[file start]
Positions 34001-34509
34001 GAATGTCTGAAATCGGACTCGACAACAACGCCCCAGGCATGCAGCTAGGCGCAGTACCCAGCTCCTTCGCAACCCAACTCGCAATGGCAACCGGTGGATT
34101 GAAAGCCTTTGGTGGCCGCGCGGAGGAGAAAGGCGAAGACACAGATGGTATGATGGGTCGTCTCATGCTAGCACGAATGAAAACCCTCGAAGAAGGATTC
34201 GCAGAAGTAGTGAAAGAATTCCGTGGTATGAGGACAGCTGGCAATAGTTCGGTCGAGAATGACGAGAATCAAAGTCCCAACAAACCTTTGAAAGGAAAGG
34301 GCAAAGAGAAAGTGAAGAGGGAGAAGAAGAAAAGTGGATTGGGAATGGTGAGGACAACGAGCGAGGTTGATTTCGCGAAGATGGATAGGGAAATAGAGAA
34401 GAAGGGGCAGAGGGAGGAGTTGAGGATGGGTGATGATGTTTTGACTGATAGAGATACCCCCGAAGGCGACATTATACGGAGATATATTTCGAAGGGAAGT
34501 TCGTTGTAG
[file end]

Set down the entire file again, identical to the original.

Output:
Positions 34001-34509
34001 GAATGTCTGAAATCGGACTCGACAACAACGCCCCAGGCATGCAGCTAGGCGCAGTACCCAGCTCCTTCGCAACCCAACTCGCAATGGCAACCGGTGGATT
34101 GAAAGCCTTTGGTGGCCGCGCGGAGGAGAAAGGCGAAGACACAGATGGTATGATGGGTCGTCTCATGCTAGCACGAATGAAAACCCTCGAAGAAGGATTC
34201 GCAGAAGTAGTGAAAGAATTCCGTGGTATGAGGACAGCTGGCAATAGTTCGGTCGAGAATGACGAGAATCAAAGTCCCAACAAACCTTTGAAAGGAAAGG
34301 GCAAAGAGAAAGTGAAGAGGGAGAAGAAGAAAAGTGGATTGGGAATGGTGAGGACAACGAGCGAGGTTGATTTCGCGAAGATGGATAGGGAAATAGAGAA
34401 GAAGGGGCAGAGGGAGGAGTTGAGGATGGGTGATGATGTTTTGACTGATAGAGATACCCCCGAAGGCGACATTATACGGAGATATATTTCGAAGGGAAGT
34501 TCGTTGTAG